Bangladesh has expressed dissatisfaction over US sanctions on police chief Benazir Ahmed and several RAB officials. Foreign Minister AK Abdul Momen said the US ambassador to Dhaka, Earl R. Miller, had been summoned to the State Department today to express his dissatisfaction. “We have called the US ambassador this morning. My foreign secretary has discussed it. It is a big surprise that this has happened,” the minister said in response to a question from reporters after a function in Dhaka on Saturday.
Foreign Secretary Masood Momen was with him at the time, but he declined to comment. However, a later statement from the State Department said that Bangladesh had expressed dissatisfaction with US Ambassador Earl R. Miller over the ban on police and RAB chiefs. A statement from the Ministry of Foreign Affairs said, Miller told the foreign secretary that he would convey the Bangladesh government’s concerns to his government.
Among the banned organizations and individuals are RAB and its former DG, current police chief Benazir Ahmed and RAB’s current DG Chowdhury Abdullah Al Mamun, among others. Due to the sanctions, they will not receive a visa to the United States, and may even have their assets confiscated in the United States.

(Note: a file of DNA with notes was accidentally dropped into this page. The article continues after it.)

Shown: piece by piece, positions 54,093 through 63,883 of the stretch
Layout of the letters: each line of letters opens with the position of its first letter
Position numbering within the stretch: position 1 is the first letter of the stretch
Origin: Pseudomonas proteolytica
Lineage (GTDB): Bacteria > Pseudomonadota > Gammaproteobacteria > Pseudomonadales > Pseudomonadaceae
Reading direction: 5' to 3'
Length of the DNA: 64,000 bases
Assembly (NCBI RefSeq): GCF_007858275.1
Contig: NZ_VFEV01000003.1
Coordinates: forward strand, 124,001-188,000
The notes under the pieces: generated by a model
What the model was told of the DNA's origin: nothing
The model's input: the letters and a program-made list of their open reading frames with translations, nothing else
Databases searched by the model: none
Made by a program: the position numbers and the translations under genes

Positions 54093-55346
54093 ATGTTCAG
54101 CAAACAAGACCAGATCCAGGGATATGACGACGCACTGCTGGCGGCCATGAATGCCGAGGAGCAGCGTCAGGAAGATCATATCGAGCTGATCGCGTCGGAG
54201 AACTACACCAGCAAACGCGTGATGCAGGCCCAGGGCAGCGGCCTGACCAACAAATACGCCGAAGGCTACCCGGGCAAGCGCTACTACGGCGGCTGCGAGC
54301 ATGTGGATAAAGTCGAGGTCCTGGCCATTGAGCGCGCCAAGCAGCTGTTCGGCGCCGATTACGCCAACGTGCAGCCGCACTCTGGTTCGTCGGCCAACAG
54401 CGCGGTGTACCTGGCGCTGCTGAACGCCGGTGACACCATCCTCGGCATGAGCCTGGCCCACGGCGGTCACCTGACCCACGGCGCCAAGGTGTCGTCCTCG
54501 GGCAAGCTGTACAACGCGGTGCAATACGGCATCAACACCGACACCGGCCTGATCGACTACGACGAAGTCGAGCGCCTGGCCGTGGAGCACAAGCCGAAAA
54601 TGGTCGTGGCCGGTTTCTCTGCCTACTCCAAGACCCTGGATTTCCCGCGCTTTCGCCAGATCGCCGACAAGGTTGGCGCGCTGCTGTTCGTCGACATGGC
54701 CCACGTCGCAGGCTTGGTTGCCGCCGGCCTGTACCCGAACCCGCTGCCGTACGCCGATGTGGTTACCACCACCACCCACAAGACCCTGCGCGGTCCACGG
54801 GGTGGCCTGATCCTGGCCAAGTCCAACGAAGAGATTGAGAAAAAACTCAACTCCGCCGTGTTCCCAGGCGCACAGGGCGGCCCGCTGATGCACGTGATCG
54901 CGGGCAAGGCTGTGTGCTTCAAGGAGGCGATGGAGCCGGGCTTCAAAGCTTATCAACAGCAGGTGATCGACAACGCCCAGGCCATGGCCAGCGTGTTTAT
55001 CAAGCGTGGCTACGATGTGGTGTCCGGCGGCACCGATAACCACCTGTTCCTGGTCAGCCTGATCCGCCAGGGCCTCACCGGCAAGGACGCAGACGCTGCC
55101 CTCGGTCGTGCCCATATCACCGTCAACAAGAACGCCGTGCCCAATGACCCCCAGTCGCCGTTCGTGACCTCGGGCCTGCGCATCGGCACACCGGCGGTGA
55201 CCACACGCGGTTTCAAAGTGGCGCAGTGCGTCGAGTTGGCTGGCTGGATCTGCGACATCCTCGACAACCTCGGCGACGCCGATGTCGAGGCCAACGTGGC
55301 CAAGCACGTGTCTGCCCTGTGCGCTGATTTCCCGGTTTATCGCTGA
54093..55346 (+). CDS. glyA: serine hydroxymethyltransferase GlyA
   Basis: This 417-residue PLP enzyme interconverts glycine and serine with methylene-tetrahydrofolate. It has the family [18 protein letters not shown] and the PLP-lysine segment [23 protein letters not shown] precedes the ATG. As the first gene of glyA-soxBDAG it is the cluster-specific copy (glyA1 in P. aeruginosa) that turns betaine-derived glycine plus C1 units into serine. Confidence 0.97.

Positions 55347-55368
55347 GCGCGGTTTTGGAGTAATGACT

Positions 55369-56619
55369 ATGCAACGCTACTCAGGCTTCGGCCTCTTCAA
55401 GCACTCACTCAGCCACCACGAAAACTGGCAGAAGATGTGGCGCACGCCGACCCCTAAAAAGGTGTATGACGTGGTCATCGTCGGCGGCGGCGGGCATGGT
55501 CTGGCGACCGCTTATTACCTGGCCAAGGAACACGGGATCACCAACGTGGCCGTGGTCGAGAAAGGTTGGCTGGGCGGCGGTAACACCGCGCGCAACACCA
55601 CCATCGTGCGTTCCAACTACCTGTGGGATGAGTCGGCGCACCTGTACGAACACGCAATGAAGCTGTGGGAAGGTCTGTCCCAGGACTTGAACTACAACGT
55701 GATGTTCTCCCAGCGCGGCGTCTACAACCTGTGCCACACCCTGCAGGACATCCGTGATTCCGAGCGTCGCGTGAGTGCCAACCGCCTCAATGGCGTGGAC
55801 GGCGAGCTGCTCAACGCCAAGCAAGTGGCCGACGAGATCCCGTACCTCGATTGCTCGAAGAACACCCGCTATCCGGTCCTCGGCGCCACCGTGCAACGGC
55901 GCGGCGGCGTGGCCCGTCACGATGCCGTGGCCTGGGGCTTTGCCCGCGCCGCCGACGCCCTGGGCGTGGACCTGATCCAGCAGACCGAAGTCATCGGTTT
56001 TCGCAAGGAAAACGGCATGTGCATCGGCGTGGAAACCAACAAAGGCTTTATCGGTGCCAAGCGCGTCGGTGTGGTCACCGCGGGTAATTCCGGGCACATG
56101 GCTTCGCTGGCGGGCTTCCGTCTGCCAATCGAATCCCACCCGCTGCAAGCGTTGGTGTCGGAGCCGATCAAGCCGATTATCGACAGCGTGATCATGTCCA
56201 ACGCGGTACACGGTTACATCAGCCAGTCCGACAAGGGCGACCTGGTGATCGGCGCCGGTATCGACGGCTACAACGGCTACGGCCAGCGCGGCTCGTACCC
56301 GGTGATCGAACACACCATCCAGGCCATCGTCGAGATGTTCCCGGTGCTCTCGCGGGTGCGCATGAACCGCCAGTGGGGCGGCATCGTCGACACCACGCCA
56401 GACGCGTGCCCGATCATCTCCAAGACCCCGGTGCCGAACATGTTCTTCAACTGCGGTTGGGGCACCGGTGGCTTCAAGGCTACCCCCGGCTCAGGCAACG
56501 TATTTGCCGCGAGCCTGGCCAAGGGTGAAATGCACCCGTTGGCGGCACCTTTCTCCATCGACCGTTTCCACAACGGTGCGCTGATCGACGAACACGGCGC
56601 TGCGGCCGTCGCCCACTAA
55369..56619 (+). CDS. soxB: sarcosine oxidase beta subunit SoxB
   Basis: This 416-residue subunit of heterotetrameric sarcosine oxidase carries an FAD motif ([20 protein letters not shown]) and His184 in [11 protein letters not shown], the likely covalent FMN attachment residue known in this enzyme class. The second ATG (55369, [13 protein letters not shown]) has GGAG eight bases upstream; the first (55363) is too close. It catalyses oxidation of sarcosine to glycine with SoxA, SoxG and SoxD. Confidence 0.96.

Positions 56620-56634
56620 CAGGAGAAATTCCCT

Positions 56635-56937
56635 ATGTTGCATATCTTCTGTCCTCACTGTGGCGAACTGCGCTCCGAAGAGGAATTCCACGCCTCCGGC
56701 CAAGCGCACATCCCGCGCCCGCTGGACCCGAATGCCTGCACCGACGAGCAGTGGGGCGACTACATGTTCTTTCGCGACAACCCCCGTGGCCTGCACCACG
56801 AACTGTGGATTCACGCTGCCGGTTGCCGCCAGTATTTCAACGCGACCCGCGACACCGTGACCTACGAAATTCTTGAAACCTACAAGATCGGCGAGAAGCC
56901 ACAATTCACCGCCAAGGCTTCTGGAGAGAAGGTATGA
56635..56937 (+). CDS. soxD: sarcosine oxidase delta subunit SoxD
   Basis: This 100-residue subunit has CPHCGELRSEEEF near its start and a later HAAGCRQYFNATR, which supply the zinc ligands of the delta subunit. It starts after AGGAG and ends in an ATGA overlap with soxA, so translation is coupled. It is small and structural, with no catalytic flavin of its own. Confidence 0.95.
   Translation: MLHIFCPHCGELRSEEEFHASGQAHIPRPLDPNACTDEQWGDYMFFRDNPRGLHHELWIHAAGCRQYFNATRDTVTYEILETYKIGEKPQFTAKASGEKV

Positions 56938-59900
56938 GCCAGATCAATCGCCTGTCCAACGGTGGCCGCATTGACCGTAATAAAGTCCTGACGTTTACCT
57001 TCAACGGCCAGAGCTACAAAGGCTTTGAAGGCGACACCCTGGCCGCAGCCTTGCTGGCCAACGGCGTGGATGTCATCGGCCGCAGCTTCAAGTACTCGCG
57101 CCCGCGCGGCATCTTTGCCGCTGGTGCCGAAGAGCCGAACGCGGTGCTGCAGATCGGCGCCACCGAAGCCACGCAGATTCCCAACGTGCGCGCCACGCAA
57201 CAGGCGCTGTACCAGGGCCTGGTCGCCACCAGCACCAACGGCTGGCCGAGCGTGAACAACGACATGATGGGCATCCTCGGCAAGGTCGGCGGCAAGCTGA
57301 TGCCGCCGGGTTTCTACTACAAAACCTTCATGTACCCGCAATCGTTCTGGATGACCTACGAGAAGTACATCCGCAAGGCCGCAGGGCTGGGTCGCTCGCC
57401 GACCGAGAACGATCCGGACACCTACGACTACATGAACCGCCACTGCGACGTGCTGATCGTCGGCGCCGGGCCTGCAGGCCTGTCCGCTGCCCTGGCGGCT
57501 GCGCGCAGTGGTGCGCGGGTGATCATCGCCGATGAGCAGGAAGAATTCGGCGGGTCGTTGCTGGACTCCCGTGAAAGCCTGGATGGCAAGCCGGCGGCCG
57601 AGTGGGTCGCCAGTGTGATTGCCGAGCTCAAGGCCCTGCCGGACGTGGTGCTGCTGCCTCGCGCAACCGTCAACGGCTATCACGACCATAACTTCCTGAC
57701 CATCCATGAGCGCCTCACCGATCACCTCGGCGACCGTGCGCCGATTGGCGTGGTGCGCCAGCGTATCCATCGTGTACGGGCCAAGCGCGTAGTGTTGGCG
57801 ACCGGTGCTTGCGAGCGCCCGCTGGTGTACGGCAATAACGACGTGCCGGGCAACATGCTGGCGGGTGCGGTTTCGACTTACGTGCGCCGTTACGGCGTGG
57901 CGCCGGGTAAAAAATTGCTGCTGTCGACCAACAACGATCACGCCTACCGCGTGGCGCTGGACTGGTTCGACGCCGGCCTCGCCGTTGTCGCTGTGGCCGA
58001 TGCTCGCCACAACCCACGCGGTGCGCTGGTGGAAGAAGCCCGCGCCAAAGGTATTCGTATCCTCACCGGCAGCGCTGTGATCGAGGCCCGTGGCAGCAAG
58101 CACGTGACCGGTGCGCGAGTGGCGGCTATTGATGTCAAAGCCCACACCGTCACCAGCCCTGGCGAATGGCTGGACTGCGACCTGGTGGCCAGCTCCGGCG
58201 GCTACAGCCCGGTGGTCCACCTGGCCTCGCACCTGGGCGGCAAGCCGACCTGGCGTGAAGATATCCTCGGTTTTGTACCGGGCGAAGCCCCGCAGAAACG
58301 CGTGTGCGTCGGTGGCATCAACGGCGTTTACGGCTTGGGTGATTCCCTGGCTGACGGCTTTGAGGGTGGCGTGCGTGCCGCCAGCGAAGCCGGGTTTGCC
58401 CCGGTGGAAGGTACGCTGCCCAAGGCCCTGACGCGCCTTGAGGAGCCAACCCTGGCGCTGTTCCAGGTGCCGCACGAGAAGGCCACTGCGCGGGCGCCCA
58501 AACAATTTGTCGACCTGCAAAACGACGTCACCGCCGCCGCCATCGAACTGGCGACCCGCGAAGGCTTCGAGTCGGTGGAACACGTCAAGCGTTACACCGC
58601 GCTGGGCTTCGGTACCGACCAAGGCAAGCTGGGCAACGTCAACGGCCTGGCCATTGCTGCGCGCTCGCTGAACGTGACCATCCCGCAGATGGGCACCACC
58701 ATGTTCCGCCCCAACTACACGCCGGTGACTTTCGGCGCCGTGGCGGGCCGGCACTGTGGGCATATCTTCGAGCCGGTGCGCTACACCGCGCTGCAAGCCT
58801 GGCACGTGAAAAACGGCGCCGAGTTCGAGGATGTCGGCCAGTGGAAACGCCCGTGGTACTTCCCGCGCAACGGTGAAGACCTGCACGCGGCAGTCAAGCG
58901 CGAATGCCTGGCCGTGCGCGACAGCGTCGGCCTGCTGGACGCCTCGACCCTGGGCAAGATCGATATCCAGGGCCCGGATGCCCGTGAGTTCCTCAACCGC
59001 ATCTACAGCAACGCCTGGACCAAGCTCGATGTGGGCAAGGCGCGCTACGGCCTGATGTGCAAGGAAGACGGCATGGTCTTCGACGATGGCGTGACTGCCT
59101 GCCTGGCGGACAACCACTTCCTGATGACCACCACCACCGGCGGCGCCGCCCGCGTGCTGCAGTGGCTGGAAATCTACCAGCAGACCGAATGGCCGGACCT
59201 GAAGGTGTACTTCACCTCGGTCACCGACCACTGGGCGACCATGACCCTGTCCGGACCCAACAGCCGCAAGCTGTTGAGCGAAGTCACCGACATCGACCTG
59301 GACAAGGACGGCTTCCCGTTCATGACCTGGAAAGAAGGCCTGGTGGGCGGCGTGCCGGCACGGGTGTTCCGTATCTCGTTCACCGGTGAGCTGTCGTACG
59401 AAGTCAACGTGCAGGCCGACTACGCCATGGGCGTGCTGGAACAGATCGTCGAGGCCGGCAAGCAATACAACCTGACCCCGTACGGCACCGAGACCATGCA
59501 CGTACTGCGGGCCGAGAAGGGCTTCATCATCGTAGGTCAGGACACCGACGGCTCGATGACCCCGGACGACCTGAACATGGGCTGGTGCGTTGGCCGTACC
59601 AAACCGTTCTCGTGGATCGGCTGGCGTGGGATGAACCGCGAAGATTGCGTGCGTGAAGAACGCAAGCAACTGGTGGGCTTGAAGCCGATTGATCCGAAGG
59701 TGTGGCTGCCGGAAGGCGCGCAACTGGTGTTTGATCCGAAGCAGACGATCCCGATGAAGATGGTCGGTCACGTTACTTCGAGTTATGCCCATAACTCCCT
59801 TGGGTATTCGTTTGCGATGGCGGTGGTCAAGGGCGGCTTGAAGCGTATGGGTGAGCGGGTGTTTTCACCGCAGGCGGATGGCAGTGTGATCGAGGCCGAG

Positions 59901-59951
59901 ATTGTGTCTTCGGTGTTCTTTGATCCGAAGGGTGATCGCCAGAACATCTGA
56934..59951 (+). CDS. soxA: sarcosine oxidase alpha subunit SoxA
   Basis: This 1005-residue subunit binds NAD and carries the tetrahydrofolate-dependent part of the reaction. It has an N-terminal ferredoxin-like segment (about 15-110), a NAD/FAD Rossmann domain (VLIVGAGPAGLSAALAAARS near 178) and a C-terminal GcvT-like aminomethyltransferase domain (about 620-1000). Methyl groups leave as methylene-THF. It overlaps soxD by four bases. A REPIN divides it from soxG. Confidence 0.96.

Though there was a commotion in Bangladesh on Friday night over the ban, no response was received from the government, police or RAB. After addressing a function in Dhaka in the morning, in response to the question of the journalists, Mr. expressed the issue of summoning the ambassador. Momen.
Responding to a question from reporters, he pointed to the ban on Bangladesh’s police chief and RAB DG, saying “it is very sad. Some NGOs and human rights groups have complained.” Mr. Momen claims that six million people go missing in the United States each year, but the US government does not know how. He also said that the US police kill thousands of people every year in the line of duty.
“And here’s a new way of saying to the head of the institution – these are mischievous attempts. Some people are missing in all countries. These are tragic.”
“Developed and mature countries like the United States take many steps that are immature. In many countries, their steps have not been good for anyone, not even for the American people,” he said. If you do good deeds, then there is a problem. By ” Meanwhile, Asaduzzaman Khan, the head of the Interior Ministry under the RAB, did not respond directly to the RAB officials on the issue of US sanctions, but said that no one in Bangladesh can crossfire or shoot on purpose. “Our system is beautiful. No one can crossfire on purpose or shoot on purpose. But the reason for the sanctions is a judicial inquiry into what happened, whether it was an accident or negligence,” he said. The home minister said security forces may often fire to save lives when terrorists fire firearms.
The United States has imposed sanctions on Bangladesh’s Special Police Rapid Action Battalion (RAB) and six of its officers for alleged involvement in “grave human rights abuses.” On Friday, International Human Rights Day, the US Treasury Department’s Office of Foreign Assets Control (OFAC) imposed sanctions on a total of 10 organizations and 15 individuals involved in human rights abuses and persecution.